My son is an avid Magic: The Gathering (MTG) card player. MTG is a trading card game that was begun in 1993 and is now played by millions of players worldwide.
He usually satisfies his appetite for playing MTG each week at the local game store that hosts Friday Night Magic (FNM), a weekly MTG tournament with an entrance fee and store credit to the top finishers. FNM is apparently a weekly event in many cities across the US and internationally.
My son has been playing most weeks over the past couple of years. Players at these local tournaments typically range from about 12 or 13 years old to adults in their early 30s. My son is a freshman in high school and there are many players from his high school and the surrounding two colleges at the local event.
A couple of months ago, my son told me a MTG “Grand Prix” tournament was coming to Pittsburgh (a 5.5 hour drive from our home) and he was wondering if he could go. My typical parental response was: “Maybe”. As it got closer, we discovered our friend’s sons wanted to go too and didn’t have a ride. When my friend said she’d cover the hotel if I drove, I agreed to go.
While the tournaments at the local game store have something like 15-25 participants, this Grand Prix tournament in Pittsburgh advertised a limit of 2,500 players…which it reached (sold out) a couple of days before it began. I don’t know what the capacity of the convention center (where it took place) was, but it had to be at least twice that to host the total number of people in attendance–i.e., the players, the tournament officials and judges, the vendors, and the friends and parents of the players.
We weren’t able to attend the first day (which mostly consisted of “side events”), but got to the convention center before 8am the next morning so my son and his friends could fill out all the paperwork they needed to complete before the “player’s meeting” at 9am, which was followed shortly by the official beginning of the weekend tournament.
My son was very excited and nervous because it was his first big tournament outside of the local FNM tournaments he was accustomed to. This was also my first time attending a Grand Prix tournament. And even though I wasn’t expecting to do much photography at the tournament, I had to do something with the time I was forced to spend there..!
This tournament is a huge production, especially the first day when there are 2,5000 players playing 9 matches over almost 12 hours!
So, not only is there an extensive staff coordinating all these matches and keeping track of the results of each match (and then coming up with the new matches based on the results of each round), but there are also several MTG-related and food vendors selling their wares and holding side events all around the perimeter of the room and outside the conference room doors, not to mention the live broadcasting and video being produced to both report on and augment the tournament activities. It’s quite a “happening”.
Gender & Age Breakdown
Based on my experience with the local game store tournaments, I was expecting a lot of teenage boys. Well, the observation of it being primarily male was certainly correct (had to be close to 95% male), but the median age seemed to be closer to something like 25 years old.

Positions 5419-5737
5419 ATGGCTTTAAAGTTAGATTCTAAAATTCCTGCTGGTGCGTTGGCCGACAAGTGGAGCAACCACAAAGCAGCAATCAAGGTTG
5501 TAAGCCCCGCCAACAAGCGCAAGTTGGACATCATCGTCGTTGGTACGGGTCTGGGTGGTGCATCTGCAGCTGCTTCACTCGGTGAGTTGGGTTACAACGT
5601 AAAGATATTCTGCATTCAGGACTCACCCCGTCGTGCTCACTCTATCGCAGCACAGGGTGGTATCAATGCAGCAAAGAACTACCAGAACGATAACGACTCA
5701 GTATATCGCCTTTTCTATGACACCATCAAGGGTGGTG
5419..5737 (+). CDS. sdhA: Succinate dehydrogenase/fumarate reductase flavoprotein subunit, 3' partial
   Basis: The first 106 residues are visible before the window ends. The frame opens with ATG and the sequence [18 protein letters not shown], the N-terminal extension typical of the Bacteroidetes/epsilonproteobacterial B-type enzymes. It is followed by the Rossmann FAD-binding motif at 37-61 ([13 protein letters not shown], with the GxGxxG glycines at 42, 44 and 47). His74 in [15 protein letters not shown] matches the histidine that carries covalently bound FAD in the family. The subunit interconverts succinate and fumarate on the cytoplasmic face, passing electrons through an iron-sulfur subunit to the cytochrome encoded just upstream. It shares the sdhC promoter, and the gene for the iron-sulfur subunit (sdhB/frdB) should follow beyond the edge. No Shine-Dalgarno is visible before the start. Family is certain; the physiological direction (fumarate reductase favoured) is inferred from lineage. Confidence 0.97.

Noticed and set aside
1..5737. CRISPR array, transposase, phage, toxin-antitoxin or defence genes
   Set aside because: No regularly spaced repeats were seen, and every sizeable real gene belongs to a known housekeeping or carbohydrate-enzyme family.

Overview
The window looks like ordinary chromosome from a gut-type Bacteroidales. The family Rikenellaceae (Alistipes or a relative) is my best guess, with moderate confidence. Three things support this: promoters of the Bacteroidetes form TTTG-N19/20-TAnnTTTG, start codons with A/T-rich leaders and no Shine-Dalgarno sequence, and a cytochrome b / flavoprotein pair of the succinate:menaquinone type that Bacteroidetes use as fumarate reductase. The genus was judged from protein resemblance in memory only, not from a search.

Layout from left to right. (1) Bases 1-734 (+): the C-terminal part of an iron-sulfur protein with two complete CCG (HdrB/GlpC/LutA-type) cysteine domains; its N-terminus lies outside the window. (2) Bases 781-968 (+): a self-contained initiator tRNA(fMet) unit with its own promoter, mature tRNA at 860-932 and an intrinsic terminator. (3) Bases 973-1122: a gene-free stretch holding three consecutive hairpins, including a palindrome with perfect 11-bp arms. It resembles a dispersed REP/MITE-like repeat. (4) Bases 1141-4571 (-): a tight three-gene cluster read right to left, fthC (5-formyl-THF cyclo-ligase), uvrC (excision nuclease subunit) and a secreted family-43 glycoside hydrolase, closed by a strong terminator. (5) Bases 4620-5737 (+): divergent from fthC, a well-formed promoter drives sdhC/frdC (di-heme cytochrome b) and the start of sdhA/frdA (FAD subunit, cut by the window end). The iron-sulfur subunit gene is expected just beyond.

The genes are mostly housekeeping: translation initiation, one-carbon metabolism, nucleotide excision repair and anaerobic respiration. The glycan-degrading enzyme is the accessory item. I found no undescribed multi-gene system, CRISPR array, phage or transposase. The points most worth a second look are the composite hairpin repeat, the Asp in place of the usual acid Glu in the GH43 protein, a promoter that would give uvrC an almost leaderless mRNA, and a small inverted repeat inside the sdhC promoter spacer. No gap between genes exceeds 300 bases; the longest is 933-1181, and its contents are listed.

Effects of a Sedentary Game
Like most card games, there’s a lot of sitting involved. With my son–who is thin as a rail, has a lot of nervous energy, and is still young–the results of all this sitting isn’t visible and hasn’t caught up to him weight-wise. One of the stereotypes of a MTG player is being pudgy or quite overweight with their quite sizable butt crack in view at the back of their less than full back chair. Other common stereotypes of a typical player are: wearing a cap (often a baseball cap), wearing a t-shirt and/or sweatshirt, having facial hair, and wearing eyeglasses.
The food provided at the event was what you might expect: hamburgers, hot dogs, pizza, french fries, onion rings, etc…the type of mostly fried food you’d find at food truck or stand. Not a particularly good fit for sedentary game playing.
Back Packs Everywhere
Because the players have to keep their cards & playing mats with them and be ready to race to their next match, nearly every player is carrying a back pack…
Though the players are primarily male, there are a few female players (some sporting a sexy nerdy or goth look)…and they also make an appearance as glamorous and heroic characters in the game itself.
The Vendors Reflect the Players
The vendors seems to be a bunch that reflect or resemble their customers…:p
I must admit that the number of people crowded into the conference center on that first day was pretty overwhelming…especially when everyone was up between matches trying to quickly find the one of 1,250 table locations for their next match! I had to get out of there, but my son was a trooper…and even though I know he doesn’t like crowds, he stayed and played all 9 of his matches that first day (with a winning record..:D) over the full 12 hours.
I’m not sure I ever need to attend another one of these tournaments; but at least I’ll know what to expect if my son comes to me again about another nearby Grand Prix MTG tournament that’s only 8 hours away by car..(!!!)
Here are more photos from the tournament..
(note: you can click on any image to see a large slide show of all the photos)
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